This article also appeared in the July/August 2011 issue of Better Software magazine
When Mary Gorman and Ellen Gottesdiener facilitated a game called The Backlog Is in the Eye of the Beholder for the Boston chapter of the International Institute of Business Analysis, both the players and the facilitators learned some important lessons in organizing a project requirements backlog. In this article, they describe the game and what it revealed, including the value of truly knowing your stakeholders.
Every agile or Scrum team knows the dilemma of organizing the backlog of project requirements. It’s like cleaning out the garage. You know you’ll have to handle everything sooner or later, but where do you start? How do you organize the work to get the most out of it?
It’s easiest to follow the squeaky wheel methodology—fulfill the desires of whoever is complaining loudest this week—but that’s not the path to delivering the highest value for your customer. The key to organizing the stories in your backlog is to explore their value from a number of perspectives.
This lesson was the goal of a game Mary co-created earlier this year at the New England Agile Bazaar’s Deep Agile Games weekend event. The game is called “The Backlog Is in the Eye of the Beholder.” Recently, at the Boston chapter of the International Institute of Business Analysis (IIBA), we facilitated this game for a group of more than sixty people. The gamers learned a lot, and we learned even more.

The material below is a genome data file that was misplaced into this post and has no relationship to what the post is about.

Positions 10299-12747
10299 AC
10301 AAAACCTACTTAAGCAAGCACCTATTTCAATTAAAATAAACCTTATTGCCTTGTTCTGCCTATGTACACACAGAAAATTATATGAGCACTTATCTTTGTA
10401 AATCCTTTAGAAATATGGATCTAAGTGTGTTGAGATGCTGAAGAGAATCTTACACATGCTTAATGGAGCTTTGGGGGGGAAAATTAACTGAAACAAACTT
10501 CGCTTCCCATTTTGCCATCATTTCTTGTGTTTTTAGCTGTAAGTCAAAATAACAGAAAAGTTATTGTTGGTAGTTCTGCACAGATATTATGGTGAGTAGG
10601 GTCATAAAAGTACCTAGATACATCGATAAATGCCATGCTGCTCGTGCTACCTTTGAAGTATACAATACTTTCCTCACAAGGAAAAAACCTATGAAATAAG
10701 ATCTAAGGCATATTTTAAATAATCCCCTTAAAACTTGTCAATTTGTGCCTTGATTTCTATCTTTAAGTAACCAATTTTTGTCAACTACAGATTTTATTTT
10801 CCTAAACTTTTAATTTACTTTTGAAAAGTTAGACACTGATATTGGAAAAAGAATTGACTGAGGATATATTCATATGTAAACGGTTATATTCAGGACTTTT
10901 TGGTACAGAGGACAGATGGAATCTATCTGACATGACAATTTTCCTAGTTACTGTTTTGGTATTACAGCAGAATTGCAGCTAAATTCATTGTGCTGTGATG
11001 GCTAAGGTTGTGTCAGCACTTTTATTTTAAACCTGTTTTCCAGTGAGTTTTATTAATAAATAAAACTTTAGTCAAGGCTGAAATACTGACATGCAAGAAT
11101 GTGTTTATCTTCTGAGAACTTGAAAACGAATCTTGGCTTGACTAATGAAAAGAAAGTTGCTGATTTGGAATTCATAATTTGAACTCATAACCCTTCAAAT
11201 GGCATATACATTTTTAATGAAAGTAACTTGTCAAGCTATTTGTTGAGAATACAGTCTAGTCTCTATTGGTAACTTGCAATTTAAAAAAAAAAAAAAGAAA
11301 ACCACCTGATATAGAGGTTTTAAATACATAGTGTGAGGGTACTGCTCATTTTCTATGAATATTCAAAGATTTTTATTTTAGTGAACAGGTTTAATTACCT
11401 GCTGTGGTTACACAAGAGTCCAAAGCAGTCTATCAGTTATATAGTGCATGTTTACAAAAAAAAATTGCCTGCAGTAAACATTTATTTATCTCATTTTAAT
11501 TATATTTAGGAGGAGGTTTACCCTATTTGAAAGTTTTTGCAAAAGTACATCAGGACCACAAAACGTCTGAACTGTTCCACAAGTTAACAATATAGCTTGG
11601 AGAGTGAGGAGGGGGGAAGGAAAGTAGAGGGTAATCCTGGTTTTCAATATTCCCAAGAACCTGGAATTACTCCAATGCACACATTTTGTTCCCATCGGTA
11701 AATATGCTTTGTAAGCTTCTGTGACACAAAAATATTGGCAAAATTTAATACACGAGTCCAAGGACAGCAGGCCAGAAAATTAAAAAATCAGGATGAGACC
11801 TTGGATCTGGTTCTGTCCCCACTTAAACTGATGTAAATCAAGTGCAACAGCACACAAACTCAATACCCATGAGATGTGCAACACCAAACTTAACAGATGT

Sowing the Seeds
The game consists of four rounds, each focused on a different persona related to a farm: the producer/farmer, the customer/buyer, the land owner, and the Farm Bureau inspector. In small teams, the participants analyze a group of tasks (e.g., fertilize crops, spray insecticide, rotate crops, and assure organic). The players organize the tasks according to the perspective of that round’s persona.
This game has two purposes. The obvious one is to explore the views of multiple stakeholders and organize the tasks according to who wants what. The less-obvious (but related) one is to illuminate the value of organizing the work without prioritizing. If that concept leaves you puzzled, read on. As we said, IIBA participants weren’t the only ones who learned valuable lessons.
What the Gamers Gleaned
The game worked quickly to meet our first purpose. Exploring different stakeholders’ perspectives (in this case, using personas) indeed allowed for progressively deeper understanding of the product needs.
In one example of that deeper understanding, the players realized that a number of stakeholder needs were shared among personas, whereas other needs did not overlap at all—a key discovery in organizing a backlog. How do you apply the lesson? You use a gradient of “don’t care” to “really care” for each persona for each product need—a practice that quickly illuminates shared value versus conflicting value. Many of the gamers were surprised to find that understanding the “don’t care” perspective was just as important as comprehending the “really care.”